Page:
example has one more level for tea than coffee.
A non-rectangular specification of axes is appropriate for this.
A good prototype for understanding this kind of TD addressing is the
modeling of ragged arrays in the language APL.

The implied use of TH value as its axis value is useful.

The implied use of TD value as its axis value is confusing.
Is the use of axis value on a TD the place to put a descriptor like
"graphic of the dancing dog". That use may be different than as a locator
for the implicit descriptive information from a TH axis that helps to
complete the definition of the TD.

So far the focus has been on axis and axes use on traditional tables.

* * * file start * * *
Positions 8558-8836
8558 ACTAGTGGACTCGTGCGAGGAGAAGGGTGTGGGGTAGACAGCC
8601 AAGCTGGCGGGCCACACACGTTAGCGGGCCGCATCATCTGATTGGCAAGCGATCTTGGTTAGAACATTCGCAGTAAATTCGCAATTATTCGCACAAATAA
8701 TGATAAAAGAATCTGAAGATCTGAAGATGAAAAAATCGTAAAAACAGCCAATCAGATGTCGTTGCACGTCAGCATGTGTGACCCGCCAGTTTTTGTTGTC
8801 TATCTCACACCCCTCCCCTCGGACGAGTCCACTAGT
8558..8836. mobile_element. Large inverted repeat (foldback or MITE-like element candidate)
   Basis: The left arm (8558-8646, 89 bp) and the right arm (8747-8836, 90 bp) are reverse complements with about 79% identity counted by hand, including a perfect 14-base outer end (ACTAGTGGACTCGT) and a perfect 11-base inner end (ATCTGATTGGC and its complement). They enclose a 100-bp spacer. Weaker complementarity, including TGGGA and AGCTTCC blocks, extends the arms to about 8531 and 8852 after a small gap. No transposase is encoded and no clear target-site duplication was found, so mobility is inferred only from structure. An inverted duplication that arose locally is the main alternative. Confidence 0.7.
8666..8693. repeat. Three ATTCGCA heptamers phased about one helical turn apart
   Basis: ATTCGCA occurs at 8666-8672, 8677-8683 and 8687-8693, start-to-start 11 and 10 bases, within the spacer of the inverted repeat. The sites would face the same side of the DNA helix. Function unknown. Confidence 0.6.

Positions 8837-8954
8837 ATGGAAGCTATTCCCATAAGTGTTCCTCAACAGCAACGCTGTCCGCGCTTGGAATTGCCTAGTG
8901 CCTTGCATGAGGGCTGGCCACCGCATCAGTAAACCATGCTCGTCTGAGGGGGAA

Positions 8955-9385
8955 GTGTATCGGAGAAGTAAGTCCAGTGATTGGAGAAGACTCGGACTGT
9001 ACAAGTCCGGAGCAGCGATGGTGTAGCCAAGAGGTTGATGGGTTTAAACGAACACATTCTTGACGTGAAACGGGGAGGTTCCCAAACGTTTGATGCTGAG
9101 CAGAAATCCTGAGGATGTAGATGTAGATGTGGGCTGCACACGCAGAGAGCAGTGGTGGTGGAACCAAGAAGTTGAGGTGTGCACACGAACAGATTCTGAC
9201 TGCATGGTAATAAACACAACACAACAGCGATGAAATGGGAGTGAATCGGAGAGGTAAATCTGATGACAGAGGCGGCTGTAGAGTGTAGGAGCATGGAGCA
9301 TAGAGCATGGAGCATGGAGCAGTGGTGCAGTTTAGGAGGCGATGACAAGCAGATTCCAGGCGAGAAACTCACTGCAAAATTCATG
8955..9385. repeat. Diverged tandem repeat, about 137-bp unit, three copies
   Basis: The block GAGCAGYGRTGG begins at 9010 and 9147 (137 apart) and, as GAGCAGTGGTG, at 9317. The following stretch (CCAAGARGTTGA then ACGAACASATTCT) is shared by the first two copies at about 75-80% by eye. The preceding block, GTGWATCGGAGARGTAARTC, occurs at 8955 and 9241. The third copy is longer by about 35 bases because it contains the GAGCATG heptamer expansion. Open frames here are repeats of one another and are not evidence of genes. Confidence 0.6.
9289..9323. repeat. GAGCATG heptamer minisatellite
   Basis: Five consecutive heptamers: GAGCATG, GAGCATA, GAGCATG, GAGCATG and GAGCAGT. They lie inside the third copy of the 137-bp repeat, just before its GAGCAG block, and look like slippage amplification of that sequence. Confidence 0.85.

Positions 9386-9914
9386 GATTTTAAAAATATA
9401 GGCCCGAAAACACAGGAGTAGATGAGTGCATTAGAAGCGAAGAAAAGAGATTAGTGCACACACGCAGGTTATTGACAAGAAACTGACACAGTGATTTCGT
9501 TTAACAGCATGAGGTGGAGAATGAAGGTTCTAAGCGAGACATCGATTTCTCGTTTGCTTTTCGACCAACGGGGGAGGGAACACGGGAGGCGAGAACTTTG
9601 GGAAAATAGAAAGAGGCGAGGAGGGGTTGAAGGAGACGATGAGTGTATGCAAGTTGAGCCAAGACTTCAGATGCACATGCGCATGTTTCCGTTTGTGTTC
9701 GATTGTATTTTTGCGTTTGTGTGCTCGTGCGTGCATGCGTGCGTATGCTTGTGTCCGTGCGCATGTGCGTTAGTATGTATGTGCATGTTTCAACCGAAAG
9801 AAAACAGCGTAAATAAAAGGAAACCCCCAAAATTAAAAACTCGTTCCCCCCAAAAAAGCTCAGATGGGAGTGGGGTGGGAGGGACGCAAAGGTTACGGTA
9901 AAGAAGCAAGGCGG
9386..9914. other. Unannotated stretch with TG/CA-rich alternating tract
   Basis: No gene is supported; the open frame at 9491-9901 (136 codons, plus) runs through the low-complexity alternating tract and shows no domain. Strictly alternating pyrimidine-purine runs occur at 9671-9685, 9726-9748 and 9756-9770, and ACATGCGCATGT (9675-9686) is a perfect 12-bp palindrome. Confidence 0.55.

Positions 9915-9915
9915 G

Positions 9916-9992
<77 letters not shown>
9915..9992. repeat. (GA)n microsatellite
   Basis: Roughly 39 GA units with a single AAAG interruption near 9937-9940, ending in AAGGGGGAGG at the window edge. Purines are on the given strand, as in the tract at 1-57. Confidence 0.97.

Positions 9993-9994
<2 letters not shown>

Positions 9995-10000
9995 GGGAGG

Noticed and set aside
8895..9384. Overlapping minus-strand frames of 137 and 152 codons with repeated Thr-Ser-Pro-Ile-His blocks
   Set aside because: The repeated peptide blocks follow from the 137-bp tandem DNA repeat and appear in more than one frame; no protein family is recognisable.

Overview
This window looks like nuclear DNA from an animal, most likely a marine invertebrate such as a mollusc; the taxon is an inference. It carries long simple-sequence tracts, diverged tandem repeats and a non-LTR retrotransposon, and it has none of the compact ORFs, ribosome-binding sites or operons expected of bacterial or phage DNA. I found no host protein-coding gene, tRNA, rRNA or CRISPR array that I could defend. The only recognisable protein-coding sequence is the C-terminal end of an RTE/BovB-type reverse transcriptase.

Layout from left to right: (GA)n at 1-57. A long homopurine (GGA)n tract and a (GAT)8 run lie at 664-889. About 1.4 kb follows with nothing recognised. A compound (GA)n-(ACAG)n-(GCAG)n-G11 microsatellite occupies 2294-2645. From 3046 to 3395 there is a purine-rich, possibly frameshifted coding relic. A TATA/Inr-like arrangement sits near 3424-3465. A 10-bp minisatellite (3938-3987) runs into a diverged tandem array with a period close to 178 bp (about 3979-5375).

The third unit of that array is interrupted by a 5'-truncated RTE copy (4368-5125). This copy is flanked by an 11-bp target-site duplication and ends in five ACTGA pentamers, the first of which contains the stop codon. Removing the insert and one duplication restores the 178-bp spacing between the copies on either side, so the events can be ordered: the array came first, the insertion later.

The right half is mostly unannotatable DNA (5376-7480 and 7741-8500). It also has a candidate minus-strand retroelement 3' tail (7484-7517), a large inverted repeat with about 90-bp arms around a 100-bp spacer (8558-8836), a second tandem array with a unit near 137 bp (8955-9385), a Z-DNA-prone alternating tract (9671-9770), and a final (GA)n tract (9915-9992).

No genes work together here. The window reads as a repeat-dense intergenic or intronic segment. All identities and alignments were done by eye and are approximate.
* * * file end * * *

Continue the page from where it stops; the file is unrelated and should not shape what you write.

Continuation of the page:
That conceptual model has come from the geometric use of the words
axis, and axes, as being orthogonal (Euclidean different dimensions).
In that pure geometric use, there is no particular relation identified
between (or among) the axes. We have presumed a mapping onto 2-dimensional
table presentation regardless of the number of axes in the description.

When we use the axes mechanism in its unconstrained but allowed forms,
the table as organizing structure breaks down. We may need a
more general database model.

The axes mechanism can refer to any name of any axis, whether or not
it appears in a THEAD or a comparable set of stub columns. The
model allows any TH or TD to have an axis specified by which a
relation from any other TD can be established (though what that
relation is depends on the phrases used in those axis values.)
In that context, the sematics of the words axis and axes get
in the way, as there is no assured orthogonolity, nor is there any
need for the axes to specify only a single TD: partial axes could
yield all TD matching that partial specification.

Regards/Harvey Bingham
SGML Open Tables Committee Collator
CALS Table model coauthor

Standards Manager